Over three days during quarantine, I moved approximately 1,500 pounds of soil a distance of 170 yards. I am proud of my accomplishment, but I would be lying if I said I was not initially disheartened by the prospect.
This soil was a pile of compacted ash four feet high and nine feet in diameter, the result of a decade of bonfires. This miniature volcano had ceased to serve its purpose as a burn pile, as fires are decidedly unhandy to manage when placed a yard in the air. I had plenty of time on my hands, so I set about to dispose of the pile. The sheer amount and weight of the material was daunting, and I procrastinated for quite a while before beginning one Friday afternoon.
It was slow going. I shoveled and hauled the slick black mud, but the pile only seemed to grow (in direct proportion to my rapidly declining morale). This stuff was wet, nasty, and quite heavy. While I had planned on knocking the job out in an afternoon, I realized that goal was impossible. As I grew wearier and wearier, I became less and less of a happy camper.
Taking a step back, I deconstructed the pile in my mind. What were the goals? Move this mess to the front yard to fill a hole, level the pile, and rebuild the fire ring. This was the three-fold strategy that would erase this heap from existence. After breaking it down, I started again, focusing on smaller tasks. I demarcated the new ring, I chose a new level point, and I mentally prepared myself to stop at 5 o’clock, no matter how far I had to go.
When I got to work again, the wheelbarrow felt a little lighter now that I had a tangible purpose. I counted how many trips I took and estimated how much each load weighed. 15 trips, 100 pounds a load…1,500 pounds of material moved. All in the span of twelve hours over three days. What did I learn?
I’m pretty good at moving dirt.
Also, I often lose confidence in my ability to complete a task because I underestimate what can be done in small increments over a longer period of time, deciding instead to focus my efforts on what I can accomplish in one intensive session. I have heard it said that humans underestimate what can be done in a year and overestimate what can be done in a day. I find this statement to be painfully true. In our ever accelerating lives, we are inundated with goals and projects that we feel must be accomplished now, now, now. We pack our days with projects that we work on for several grueling hours at a time while other equally important tasks suffer. I am sure my fellow students can agree with this. We need to reevaluate our priorities in terms of what we feel we can accomplish on a day to day basis.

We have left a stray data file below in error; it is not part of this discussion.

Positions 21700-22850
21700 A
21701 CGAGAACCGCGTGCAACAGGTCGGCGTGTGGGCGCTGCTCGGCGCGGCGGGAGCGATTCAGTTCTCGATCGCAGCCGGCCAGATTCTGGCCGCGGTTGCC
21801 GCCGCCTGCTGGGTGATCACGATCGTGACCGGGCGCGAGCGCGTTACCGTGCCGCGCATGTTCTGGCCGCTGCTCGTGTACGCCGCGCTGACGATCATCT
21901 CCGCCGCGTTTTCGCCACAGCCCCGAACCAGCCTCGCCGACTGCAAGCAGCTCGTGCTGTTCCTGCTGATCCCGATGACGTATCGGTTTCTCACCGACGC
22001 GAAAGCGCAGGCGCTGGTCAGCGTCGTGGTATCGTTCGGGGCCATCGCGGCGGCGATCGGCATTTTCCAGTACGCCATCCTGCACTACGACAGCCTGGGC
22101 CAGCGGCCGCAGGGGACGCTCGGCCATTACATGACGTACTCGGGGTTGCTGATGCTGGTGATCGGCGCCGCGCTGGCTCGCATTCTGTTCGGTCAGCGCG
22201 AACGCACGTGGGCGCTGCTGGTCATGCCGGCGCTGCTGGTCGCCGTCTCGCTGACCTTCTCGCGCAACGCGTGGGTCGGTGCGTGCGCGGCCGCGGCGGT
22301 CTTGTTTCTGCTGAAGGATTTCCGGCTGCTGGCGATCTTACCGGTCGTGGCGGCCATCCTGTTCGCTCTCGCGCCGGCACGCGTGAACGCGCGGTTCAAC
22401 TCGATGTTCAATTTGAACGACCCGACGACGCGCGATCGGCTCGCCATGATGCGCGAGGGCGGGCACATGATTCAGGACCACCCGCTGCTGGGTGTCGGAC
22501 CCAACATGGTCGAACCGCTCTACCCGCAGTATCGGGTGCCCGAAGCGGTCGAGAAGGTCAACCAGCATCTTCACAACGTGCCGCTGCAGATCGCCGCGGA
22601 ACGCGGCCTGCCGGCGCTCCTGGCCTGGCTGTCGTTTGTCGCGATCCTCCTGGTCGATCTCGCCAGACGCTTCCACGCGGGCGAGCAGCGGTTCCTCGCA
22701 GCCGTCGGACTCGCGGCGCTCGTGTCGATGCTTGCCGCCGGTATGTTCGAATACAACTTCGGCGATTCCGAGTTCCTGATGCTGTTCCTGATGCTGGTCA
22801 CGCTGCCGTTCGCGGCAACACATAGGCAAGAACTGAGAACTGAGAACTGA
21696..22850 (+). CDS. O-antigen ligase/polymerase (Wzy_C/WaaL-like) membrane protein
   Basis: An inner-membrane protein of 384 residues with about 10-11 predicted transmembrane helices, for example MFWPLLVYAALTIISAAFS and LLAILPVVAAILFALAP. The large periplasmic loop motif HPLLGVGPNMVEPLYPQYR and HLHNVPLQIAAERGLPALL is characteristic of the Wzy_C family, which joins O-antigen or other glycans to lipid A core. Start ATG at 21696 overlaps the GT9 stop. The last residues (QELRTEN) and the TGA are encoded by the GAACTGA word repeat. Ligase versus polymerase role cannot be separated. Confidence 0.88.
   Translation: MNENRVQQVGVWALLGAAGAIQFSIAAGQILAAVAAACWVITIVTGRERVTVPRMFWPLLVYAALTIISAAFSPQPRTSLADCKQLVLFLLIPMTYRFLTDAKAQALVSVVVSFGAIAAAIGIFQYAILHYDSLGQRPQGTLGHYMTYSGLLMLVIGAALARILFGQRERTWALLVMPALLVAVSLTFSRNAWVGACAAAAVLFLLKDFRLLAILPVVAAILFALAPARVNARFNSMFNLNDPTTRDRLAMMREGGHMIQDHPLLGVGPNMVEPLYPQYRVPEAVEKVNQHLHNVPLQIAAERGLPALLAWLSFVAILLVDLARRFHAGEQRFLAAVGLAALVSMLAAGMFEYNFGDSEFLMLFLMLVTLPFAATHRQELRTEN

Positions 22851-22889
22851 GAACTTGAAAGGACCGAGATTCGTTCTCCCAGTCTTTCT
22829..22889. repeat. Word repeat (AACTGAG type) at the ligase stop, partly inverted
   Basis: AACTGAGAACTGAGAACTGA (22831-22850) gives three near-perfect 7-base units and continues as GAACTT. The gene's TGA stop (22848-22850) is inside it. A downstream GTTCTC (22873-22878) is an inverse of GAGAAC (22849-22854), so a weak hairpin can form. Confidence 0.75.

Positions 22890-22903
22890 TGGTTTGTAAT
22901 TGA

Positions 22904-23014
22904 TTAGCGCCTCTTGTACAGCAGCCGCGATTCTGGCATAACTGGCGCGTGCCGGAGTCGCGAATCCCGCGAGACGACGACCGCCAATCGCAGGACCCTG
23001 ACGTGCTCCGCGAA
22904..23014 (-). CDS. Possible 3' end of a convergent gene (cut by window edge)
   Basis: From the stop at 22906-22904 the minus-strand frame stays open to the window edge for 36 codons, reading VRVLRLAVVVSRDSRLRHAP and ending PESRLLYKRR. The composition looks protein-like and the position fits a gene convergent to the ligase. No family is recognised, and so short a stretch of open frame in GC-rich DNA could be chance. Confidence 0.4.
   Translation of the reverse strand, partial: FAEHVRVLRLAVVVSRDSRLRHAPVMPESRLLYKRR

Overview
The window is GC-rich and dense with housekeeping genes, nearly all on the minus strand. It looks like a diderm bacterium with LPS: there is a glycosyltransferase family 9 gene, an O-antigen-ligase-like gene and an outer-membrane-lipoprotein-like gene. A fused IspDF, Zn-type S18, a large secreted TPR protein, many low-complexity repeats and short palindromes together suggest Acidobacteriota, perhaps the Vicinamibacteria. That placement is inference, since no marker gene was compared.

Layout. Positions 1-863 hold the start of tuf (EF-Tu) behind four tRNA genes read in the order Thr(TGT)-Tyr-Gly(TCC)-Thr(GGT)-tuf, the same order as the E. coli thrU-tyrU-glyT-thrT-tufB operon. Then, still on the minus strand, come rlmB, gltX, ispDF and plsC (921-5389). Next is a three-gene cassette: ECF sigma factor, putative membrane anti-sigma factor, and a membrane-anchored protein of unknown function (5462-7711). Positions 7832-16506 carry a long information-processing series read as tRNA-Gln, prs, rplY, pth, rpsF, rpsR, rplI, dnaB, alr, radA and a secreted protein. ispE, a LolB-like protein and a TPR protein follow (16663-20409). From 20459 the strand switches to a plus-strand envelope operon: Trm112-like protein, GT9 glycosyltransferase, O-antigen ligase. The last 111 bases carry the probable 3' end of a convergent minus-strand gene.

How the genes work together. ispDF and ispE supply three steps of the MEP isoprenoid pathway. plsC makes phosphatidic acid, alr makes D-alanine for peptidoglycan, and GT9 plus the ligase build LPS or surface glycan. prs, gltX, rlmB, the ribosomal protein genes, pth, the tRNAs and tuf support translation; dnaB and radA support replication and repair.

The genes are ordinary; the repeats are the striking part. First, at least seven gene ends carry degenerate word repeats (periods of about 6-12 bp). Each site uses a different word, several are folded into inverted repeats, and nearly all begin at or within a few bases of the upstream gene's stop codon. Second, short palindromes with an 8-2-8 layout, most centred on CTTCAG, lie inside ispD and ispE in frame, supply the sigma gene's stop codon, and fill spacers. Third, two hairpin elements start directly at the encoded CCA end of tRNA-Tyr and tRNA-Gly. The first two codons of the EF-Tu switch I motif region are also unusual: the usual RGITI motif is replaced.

It takes about sixty six days to form a habit, on average. This means that after sixty six days, that action becomes automatic; you don’t have to actively think about it. In terms of renegotiating how we look at the value of time, this fact must be kept in mind: change takes time. One day of intensive guitar practice does not make a Jimi Hendrix. The same can be said of one monstrous workout…it won’t result in a Schwartzenegger physique.
This principle rings true in the Christian life as well. I have found no place in the Bible that commands the Christian to serve for three days straight and then be done, or to love thy neighbor intensely for a week and then quit. The life of the believer is one of daily devotion and dependence. In Philippians 1:6 and Ephesians 2:4-7 Paul writes this about the timeline of spiritual growth:
“Being confident in this very thing, that he which hath begun a good work in you will perform it until the day of Jesus Christ.”
“But God, being rich in mercy, because of the great love with which he loved us, even when we were dead in our trespasses, made us alive together with Christ—by grace you have been saved—and raised us up with him and seated us with him in the heavenly places in Christ Jesus, so that in the coming ages he might show the immeasurable riches of his grace in kindness toward us in Christ Jesus.”
Our salvation was complete the moment we trusted in Christ’s redeeming work at a single point in time, but that doesn’t mean that we’re done. Far from it! From the moment we place our trust in Christ, till the day we are glorified in either death or his second coming, we are on a road of sanctification, daily facing new lessons that the Spirit uses to mature us. That means a lot of things which are outside the purview of this small aside. So, I’ll leave it there, just to say that this is an ongoing thing, not to be completed in one fell swoop.
There are many tasks and trials set before us that are not meant to be accomplished shortly. Becoming more patient, loving more purely, and walking in grace are goals that cannot be neatly wrapped up in an hour, a day, a month, or even a year. Expecting the Spirit to accomplish these works in us in drastically shorter times than the Father intends is to presume that we know our spiritual timeline better than our Creator. We are meant to walk by faith daily, continually, not just for intense, short periods. I pray that none of us falls victim to the trap that is the misestimation of the value of time. It is beyond alright to allow yourself the time you need to respond to the Spirit’s leading in your life.
After all, how can one eat an elephant?
In small bites.
Noah Isherwood is a rising junior English major and digital storytelling minor from Newnan, GA. He is a First Year Mentor and president of Sigma Tau Delta (English honors society). Noah is an avid boater, occasional actor, and softdrink enthusiast. After Berry, Noah plans to pursue a career in environmental law.